n this new short, we explore luck and fate, both good and bad, with an author and a cartoon character.
Questions of fate and free will come up all the time on Radiolab, whether we’re telling a story or talking to a scientist. And in this short, we decided to take a playful approach to the subject. Paul Auster tells a couple good yarns (true ones) that make Jad and Robert wonder whether the universe is playing puppet master. Then Pat Walters and Lulu Miller talk to Michael Barrier (he’s the guy you call if you have a big profound question about Looney Tunes). Along the way, they answer a question that has been bugging Lulu for a long, long time.
Anthropologist Wade Davis is one of the world’s great story tellers, with personal adventures to match. An Explorer-in-Residence at National Geographic, he specializes in hanging out with traditional peoples and exploring their religious practices.
He first came to public notice with his discovery of the reality of zombies in Haitian voodoo and the substance used to poison them—-chronicled in his 1985 book, The Serpent and the Rainbow. He is the author of 13 books, including One River and Shadows in the Suns, and has hosted, written, and starred in numerous television specials, including "Earthguide," "Light at the Edge of the World," "Spirit of the Mask," and "Forests Forever." This talk is based on the prestigious Massey Lectures that Davis gave in Canada in 2009.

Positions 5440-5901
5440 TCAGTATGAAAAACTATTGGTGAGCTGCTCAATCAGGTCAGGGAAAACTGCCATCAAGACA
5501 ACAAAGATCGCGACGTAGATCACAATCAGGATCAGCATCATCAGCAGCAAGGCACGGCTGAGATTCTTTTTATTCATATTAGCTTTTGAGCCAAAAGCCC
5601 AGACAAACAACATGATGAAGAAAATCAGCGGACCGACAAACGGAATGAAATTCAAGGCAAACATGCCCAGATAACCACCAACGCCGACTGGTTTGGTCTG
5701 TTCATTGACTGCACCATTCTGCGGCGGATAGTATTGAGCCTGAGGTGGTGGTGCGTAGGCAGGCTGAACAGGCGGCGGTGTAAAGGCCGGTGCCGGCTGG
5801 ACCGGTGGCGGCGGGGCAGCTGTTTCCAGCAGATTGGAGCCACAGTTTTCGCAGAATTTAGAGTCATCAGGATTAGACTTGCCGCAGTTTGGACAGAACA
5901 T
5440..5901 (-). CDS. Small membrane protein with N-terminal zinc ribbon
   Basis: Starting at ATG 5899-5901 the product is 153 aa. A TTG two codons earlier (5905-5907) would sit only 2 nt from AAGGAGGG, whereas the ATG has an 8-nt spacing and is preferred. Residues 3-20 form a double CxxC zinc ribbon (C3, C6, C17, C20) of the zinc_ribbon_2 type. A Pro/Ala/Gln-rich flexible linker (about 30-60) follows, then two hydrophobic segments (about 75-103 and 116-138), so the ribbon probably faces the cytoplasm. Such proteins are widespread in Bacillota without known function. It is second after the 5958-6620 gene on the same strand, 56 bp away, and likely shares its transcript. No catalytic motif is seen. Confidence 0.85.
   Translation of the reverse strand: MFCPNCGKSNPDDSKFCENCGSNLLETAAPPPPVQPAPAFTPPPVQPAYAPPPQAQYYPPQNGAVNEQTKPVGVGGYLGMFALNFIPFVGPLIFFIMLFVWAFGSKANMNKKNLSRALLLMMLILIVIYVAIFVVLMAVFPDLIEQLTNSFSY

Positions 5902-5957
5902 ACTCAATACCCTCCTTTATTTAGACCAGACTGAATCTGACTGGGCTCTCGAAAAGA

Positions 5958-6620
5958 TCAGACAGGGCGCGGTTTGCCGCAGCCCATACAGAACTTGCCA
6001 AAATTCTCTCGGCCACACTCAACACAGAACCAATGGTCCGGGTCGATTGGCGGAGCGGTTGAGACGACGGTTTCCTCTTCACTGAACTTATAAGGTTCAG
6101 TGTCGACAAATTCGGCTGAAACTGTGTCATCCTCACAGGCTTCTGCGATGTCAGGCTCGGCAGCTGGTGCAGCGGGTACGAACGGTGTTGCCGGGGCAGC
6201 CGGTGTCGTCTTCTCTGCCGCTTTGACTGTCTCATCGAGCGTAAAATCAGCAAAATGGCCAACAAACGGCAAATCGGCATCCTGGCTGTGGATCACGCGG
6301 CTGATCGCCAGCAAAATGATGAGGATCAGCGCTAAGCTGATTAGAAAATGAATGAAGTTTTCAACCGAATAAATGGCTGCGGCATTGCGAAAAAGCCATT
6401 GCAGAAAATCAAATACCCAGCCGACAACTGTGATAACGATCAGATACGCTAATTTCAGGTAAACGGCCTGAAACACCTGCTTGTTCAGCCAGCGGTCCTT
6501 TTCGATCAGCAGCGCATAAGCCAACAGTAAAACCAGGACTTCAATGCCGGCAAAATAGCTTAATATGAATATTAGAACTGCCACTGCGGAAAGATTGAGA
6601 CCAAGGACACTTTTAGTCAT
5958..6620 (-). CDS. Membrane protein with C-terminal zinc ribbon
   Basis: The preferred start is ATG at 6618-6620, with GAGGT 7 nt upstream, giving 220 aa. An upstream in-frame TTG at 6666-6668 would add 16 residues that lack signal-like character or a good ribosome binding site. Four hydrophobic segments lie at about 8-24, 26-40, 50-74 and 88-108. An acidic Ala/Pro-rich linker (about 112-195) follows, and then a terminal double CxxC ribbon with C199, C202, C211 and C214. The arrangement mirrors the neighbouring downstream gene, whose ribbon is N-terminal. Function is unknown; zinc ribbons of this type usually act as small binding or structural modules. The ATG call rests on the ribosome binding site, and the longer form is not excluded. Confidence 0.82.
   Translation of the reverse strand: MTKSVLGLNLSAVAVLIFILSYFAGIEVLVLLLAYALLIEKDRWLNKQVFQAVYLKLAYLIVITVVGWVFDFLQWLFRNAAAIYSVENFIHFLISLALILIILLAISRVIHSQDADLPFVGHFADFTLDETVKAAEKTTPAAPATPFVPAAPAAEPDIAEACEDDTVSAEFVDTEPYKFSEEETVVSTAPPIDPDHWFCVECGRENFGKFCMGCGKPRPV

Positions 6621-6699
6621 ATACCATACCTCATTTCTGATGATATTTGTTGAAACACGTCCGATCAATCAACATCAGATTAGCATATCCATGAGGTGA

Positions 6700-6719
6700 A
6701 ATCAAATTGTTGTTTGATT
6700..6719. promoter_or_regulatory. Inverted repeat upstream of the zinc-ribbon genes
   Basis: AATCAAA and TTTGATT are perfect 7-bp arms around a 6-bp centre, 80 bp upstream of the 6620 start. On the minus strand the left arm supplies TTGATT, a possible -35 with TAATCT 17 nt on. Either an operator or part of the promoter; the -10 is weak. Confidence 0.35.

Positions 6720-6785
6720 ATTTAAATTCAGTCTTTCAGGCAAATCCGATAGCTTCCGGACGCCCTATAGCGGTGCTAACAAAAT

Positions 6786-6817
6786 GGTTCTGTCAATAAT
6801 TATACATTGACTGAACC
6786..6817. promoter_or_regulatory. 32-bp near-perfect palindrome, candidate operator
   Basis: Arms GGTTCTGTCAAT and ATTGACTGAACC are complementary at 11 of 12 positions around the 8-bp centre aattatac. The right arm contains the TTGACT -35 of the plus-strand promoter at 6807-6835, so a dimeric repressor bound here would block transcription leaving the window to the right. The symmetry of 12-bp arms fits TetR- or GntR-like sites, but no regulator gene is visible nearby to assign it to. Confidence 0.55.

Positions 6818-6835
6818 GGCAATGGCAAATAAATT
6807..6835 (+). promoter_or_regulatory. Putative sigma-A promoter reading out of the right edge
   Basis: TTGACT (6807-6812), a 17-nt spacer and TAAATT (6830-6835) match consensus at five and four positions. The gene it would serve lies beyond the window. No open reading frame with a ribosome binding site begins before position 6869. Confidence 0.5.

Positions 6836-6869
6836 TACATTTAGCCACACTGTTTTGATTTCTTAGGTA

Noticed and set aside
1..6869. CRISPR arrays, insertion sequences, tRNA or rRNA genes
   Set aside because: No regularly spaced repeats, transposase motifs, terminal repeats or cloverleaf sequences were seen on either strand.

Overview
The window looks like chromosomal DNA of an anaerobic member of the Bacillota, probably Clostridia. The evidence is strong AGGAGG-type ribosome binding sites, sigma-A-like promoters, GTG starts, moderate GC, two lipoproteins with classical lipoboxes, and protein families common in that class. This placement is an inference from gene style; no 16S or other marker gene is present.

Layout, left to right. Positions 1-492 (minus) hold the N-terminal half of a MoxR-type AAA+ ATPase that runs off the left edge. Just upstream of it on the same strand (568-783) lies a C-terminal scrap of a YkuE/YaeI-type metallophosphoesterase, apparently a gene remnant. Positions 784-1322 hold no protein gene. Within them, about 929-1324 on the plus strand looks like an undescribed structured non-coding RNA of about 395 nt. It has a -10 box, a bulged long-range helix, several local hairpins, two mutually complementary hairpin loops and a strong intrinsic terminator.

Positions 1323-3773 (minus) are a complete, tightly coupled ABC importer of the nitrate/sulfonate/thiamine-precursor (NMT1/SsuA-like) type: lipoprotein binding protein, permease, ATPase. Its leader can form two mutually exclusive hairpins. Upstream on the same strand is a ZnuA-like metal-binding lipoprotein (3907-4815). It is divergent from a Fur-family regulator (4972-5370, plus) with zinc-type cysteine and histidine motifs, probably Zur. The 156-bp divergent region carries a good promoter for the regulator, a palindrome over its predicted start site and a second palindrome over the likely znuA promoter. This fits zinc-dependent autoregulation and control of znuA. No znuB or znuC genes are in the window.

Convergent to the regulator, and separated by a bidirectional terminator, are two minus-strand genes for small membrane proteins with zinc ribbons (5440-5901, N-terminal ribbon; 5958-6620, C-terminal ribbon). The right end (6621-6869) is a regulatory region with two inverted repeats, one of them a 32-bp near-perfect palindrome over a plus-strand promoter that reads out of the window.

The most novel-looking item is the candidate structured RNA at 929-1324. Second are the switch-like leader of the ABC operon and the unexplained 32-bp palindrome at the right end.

I talked to Professor Jennifer Jenkins about English as Lingua Franca, what it is and what it means to us as teachers. As usual, a google scholar search turns up quite a lot of good reading in this area, but I would recommend this short article as a good starting point.
Barbara Seidlhofer’s name came up in the discussion too, and I recommend this article as a very important one in the development of the field.
Seidlhofer B. (2004) ‘Teaching English as a lingua franca’. Annual Review of Applied Linguistics Vol.24: 209–239
The Vienna-Oxford International Corpus of English is an ongoing attempt to build a sample of non-native interaction in English.
Here is a review (mine!) of her 2007 book ‘English as Lingua Franca: Attitude and Identity’
And finally, some commentary on David Graddol’s book (and a free pdf download of the whole thing) which we mention later in the podcast.
From this particular conversation? I am still in agreement with the philosophy behind ELF… but it ELF doesn’t need my permission, as a native speaker, to exist and thrive. The fact is that non-native speakers are now driving the language forward. My difficulty, as a teacher, is what I do about it. What is a mistake, and what is just a difference? How does this impact on my writing class? How long have I got to become fluent and fully literate in another language, before I become obsolete? Listen, enjoy, and comment please. But play nice – I know this topic can get particularly feisty….
Dave is working at a language school and international high school in Canada. Additionally he runs his own website for students to “learn English online.” We’ll talk a bit about his website and also in general about website building/promotion later in the show. In part one of the podcast, we focus on some of Dave’s students’ problems and how he handles them. He has a good number of Japanese students and they have a strong knowledge of grammar but a very low speaking level. Mark and Dave offer a few ideas on how to improve speaking competence and fluency with these learners.
ESL Teacher Talk,